Torrential rain, thunderstorms and flash flooding across Auckland and much of New Zealand’s North Island in March has led to 7647 claims so far worth an estimated $NZ79.61 million ($72.12 million), Insurance Council of New Zealand (ICNZ) says.
There were 5634 domestic claims, 1310 commercial, 588 vehicle, 51 business interruption and 64 other claims.
Badly affected coastal community Tairawhiti had fewer than 100 insurance claims for the event, in which several schools closed and streets and motorways were awash with flooding across the Auckland region.
ICNZ CEO Tim Grafton says dense urban areas that are highly paved with inadequate stormwater systems lead to flooding and ongoing risks and costs. Taking action with how cities are built and maintained is essential as climate change impacts become more frequent and severe, Mr Grafton says.
“At-risk urban communities should be just as concerned about this as coastal communities are about sea level rise,” Mr Grafton said. "Pro-active, co-ordinated action to reduce the risks of climate change must be given much higher priority than it has been.”
Mr Grafton noted insurance losses from February’s Cyclone Dovi totalled $NZ44.43 million ($40.9 million), following a record $NZ324.1 million ($298.7 million) in general insurance pay-outs for extreme weather events last year.
Separately, the provisional impact within New Zealand from January’s Hunga Tonga-Hunga Haʻapai underwater volcano eruption and tsunami was 69 claims totalling $NZ5.94 million ($5.38 million).
The volcano erupted about 65km north of Tonga’s capital Nuku’alofa, causing a cloud of ash and triggering tsunami warnings for Tonga, America Samoa, Fiji, Vanuatu, New Zealand, the US, Canada, Japan, Chile and Australia.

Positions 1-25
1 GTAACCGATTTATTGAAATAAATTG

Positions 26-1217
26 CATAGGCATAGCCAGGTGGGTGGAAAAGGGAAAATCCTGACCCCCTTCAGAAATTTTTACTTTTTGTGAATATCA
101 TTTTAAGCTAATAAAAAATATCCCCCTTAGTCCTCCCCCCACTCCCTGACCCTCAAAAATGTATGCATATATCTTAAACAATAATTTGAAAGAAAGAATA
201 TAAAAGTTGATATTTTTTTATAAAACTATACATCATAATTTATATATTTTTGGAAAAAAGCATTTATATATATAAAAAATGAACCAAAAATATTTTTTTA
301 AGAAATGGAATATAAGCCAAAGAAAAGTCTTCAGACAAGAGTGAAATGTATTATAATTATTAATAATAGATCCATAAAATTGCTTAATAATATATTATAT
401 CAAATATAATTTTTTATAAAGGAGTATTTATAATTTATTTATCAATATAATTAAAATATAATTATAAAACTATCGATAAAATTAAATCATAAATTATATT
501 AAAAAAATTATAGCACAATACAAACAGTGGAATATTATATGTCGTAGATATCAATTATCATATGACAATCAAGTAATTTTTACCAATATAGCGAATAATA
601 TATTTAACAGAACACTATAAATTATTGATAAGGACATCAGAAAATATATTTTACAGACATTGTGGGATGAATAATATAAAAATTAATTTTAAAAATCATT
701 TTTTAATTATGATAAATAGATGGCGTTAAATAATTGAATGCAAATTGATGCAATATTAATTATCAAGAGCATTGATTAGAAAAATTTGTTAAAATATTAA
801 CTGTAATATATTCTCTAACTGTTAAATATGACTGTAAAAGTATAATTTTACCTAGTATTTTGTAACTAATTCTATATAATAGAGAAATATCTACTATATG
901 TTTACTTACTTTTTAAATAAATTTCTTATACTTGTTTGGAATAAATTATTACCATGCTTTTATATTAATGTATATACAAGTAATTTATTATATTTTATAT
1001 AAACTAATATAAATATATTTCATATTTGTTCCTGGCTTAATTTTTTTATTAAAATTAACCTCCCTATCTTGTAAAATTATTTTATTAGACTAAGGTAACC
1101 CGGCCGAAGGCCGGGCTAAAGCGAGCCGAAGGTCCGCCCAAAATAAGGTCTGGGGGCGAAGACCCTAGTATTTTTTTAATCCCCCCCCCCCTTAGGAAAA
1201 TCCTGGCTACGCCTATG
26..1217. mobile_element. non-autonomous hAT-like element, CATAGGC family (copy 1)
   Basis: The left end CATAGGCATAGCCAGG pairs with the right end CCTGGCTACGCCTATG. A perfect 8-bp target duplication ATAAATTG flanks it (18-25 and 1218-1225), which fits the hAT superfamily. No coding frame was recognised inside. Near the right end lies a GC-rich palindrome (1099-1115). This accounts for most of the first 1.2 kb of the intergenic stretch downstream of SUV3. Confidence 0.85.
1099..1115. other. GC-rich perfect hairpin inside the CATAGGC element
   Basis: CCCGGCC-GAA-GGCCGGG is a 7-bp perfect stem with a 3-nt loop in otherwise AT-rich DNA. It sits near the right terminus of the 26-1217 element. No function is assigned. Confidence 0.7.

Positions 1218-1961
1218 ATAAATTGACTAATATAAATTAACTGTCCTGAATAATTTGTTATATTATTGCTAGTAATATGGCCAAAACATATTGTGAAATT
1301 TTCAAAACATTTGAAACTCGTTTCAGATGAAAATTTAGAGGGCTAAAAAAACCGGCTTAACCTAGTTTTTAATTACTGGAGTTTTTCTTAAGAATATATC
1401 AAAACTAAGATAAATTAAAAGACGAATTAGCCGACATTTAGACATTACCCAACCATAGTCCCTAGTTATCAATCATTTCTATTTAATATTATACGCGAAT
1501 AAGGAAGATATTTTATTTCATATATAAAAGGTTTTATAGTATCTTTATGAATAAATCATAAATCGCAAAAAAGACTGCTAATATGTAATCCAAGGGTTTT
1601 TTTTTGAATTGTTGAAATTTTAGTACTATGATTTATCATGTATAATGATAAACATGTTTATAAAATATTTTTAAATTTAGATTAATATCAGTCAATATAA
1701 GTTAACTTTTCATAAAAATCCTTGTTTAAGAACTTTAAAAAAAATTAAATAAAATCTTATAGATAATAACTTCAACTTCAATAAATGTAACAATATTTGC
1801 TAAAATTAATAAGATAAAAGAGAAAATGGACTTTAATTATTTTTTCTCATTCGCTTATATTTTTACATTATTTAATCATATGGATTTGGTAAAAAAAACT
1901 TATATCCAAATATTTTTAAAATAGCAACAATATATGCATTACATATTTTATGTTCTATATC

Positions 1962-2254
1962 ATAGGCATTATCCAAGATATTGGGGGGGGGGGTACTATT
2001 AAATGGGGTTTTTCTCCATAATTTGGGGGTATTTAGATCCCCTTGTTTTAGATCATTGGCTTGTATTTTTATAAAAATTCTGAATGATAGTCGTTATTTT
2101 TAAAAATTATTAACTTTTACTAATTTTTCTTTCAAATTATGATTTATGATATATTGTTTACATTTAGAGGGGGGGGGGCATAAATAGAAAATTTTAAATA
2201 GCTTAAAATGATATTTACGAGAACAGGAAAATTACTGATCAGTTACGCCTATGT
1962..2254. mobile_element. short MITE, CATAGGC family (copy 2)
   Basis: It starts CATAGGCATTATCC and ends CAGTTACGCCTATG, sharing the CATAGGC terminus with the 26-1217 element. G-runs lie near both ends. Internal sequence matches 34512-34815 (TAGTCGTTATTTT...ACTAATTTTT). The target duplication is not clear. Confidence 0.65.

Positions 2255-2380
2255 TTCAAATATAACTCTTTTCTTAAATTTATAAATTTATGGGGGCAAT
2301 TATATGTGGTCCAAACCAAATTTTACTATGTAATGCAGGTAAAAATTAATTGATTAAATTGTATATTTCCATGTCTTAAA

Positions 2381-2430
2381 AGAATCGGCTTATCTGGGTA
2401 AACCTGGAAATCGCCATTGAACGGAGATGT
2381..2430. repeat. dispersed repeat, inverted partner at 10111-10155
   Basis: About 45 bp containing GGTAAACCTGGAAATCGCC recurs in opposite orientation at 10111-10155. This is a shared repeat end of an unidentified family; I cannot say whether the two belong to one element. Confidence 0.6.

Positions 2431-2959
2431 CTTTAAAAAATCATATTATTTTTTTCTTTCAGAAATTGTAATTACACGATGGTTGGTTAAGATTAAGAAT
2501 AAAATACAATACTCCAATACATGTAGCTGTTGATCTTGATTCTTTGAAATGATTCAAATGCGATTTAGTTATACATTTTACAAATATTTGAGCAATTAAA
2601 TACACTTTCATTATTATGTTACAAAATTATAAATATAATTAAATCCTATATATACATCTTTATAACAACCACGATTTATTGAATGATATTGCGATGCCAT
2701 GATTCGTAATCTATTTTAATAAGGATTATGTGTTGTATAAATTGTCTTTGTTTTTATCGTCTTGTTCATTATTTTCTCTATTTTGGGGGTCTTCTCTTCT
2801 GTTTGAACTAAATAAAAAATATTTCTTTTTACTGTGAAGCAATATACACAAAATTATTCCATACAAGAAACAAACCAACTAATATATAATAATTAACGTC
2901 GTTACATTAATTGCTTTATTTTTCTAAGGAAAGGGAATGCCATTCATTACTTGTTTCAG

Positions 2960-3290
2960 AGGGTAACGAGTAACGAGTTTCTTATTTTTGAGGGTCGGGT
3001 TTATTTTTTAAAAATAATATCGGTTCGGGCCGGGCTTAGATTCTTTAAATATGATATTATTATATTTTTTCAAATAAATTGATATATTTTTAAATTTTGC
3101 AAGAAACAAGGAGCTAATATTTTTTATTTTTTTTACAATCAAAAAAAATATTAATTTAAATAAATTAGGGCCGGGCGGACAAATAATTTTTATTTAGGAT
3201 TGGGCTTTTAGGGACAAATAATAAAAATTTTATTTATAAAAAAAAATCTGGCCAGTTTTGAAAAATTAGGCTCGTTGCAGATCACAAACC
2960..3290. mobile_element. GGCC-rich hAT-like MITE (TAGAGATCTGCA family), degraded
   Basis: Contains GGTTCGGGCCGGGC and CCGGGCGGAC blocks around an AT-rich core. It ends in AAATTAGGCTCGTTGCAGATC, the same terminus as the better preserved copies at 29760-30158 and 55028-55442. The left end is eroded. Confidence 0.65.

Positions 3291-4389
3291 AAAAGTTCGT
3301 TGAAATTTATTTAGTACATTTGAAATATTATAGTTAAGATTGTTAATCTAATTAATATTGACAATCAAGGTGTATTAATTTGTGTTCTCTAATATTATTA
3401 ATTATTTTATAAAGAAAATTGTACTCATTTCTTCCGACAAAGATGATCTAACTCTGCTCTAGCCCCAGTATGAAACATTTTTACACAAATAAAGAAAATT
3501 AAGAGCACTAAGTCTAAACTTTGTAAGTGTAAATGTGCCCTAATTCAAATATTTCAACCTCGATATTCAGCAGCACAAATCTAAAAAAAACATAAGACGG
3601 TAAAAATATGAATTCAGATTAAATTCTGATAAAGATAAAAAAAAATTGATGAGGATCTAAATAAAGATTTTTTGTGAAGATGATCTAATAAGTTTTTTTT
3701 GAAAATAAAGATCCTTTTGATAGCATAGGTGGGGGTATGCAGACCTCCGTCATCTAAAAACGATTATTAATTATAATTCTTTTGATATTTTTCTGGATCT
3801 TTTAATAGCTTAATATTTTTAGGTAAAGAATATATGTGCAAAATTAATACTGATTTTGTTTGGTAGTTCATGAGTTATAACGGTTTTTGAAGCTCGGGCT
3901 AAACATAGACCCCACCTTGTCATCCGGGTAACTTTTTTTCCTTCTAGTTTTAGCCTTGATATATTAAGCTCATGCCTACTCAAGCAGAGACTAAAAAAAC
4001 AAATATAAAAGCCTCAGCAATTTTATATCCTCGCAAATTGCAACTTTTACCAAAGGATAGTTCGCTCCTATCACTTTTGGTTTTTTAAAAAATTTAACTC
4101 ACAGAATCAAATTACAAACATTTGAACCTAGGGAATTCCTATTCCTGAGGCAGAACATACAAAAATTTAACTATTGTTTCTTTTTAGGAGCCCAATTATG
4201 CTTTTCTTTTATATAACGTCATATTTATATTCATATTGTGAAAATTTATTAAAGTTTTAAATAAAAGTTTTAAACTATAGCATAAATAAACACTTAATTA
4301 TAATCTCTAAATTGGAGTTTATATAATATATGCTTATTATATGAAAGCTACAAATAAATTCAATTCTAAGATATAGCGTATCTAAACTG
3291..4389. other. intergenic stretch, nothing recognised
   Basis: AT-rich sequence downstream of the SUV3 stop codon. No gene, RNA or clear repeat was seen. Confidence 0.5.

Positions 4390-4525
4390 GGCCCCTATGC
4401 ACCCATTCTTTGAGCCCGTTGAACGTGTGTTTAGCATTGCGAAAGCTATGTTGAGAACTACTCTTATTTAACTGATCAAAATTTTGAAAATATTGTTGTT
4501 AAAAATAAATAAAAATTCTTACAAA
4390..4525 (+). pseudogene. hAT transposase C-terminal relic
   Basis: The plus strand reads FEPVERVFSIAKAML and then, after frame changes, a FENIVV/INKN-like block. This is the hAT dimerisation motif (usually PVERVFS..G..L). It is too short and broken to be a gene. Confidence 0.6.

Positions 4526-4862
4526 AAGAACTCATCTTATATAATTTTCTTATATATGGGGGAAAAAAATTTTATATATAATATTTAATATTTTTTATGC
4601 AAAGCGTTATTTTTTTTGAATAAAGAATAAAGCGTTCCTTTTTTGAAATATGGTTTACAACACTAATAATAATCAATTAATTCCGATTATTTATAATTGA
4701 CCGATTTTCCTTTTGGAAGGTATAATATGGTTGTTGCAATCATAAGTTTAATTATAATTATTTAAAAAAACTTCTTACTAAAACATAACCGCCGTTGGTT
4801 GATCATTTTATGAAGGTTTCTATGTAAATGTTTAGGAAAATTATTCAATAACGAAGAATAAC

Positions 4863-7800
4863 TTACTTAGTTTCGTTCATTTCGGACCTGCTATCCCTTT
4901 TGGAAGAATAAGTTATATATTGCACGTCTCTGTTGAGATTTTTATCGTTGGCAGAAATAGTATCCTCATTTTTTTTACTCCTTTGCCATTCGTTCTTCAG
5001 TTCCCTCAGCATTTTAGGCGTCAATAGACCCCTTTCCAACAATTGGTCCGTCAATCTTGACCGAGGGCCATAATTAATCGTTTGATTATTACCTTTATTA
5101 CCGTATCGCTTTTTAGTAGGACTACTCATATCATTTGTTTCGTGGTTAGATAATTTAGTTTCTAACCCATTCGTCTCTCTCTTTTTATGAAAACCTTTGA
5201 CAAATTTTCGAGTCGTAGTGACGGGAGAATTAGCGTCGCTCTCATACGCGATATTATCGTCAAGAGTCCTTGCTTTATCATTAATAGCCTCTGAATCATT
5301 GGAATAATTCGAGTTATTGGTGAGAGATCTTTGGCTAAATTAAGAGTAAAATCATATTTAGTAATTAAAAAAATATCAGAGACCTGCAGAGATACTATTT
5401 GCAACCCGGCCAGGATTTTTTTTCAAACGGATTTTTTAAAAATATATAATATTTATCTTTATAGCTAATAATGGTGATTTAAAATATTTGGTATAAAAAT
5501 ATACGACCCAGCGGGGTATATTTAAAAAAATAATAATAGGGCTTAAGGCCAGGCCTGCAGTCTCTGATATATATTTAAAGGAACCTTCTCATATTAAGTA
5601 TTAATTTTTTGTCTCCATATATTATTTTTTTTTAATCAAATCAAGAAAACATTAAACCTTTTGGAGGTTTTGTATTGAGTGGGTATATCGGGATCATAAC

Wave damage to the Tutukaka marina on New Zealand’s North Island left some boats submerged and other vessels and infrastructure damaged.
QBE has appointed David Germain as Group Chief Information Officer, based in the insurer’s London office.
Mr Germain will lead QBE’s global Technology Services function to deliver “transformative technology change”.
Joining from RSA Group, he reports to Group Executive Operations and Technology Matt Mansour.
“QBE has made great strides executing on our modernisation agenda over the past three years and David will continue to drive our strategic priority areas as we move into the next phase of our modernisation and digitisation initiatives,” Mr Mansour said.
“As technology becomes ever more central to driving value in the insurance sector, I’m excited to bring someone of David’s calibre into the senior executive team.”
UK-based insurance and reinsurance broker BMS Group says it has started operations in New Zealand with the establishment of BMS Risk Solutions (BMSRS).
The business has started with offices in Christchurch and Dunedin, expects to open in Auckland next year and says its team is set to “expand significantly” by the end of this year.